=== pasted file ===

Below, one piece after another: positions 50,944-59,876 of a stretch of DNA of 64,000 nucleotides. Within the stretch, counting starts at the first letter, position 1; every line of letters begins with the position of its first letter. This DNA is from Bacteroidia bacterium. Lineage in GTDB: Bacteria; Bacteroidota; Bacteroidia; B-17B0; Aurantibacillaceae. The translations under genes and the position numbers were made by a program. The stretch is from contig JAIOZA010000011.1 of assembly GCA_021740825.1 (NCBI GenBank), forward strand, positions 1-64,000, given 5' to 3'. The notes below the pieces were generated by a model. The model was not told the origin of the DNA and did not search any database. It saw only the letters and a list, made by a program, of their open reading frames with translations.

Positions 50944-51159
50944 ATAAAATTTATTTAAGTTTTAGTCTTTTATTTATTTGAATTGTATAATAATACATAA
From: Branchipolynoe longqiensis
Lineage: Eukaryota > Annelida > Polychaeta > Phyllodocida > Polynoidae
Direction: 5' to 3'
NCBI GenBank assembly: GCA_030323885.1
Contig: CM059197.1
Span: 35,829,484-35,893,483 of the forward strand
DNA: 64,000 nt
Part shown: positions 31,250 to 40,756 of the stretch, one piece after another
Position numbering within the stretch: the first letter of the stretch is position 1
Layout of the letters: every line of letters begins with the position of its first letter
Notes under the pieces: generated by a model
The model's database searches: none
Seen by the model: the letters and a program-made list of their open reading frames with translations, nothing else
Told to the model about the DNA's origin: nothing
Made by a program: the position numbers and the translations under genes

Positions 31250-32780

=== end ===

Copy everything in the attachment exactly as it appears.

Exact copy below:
Below, one piece after another: positions 50,944-59,876 of a stretch of DNA of 64,000 nucleotides. Within the stretch, counting starts at the first letter, position 1; every line of letters begins with the position of its first letter. This DNA is from Bacteroidia bacterium. Lineage in GTDB: Bacteria; Bacteroidota; Bacteroidia; B-17B0; Aurantibacillaceae. The translations under genes and the position numbers were made by a program. The stretch is from contig JAIOZA010000011.1 of assembly GCA_021740825.1 (NCBI GenBank), forward strand, positions 1-64,000, given 5' to 3'. The notes below the pieces were generated by a model. The model was not told the origin of the DNA and did not search any database. It saw only the letters and a list, made by a program, of their open reading frames with translations.

Positions 50944-51159
50944 ATAAAATTTATTTAAGTTTTAGTCTTTTATTTATTTGAATTGTATAATAATACATAA
From: Branchipolynoe longqiensis
Lineage: Eukaryota > Annelida > Polychaeta > Phyllodocida > Polynoidae
Direction: 5' to 3'
NCBI GenBank assembly: GCA_030323885.1
Contig: CM059197.1
Span: 35,829,484-35,893,483 of the forward strand
DNA: 64,000 nt
Part shown: positions 31,250 to 40,756 of the stretch, one piece after another
Position numbering within the stretch: the first letter of the stretch is position 1
Layout of the letters: every line of letters begins with the position of its first letter
Notes under the pieces: generated by a model
The model's database searches: none
Seen by the model: the letters and a program-made list of their open reading frames with translations, nothing else
Told to the model about the DNA's origin: nothing
Made by a program: the position numbers and the translations under genes

Positions 31250-32780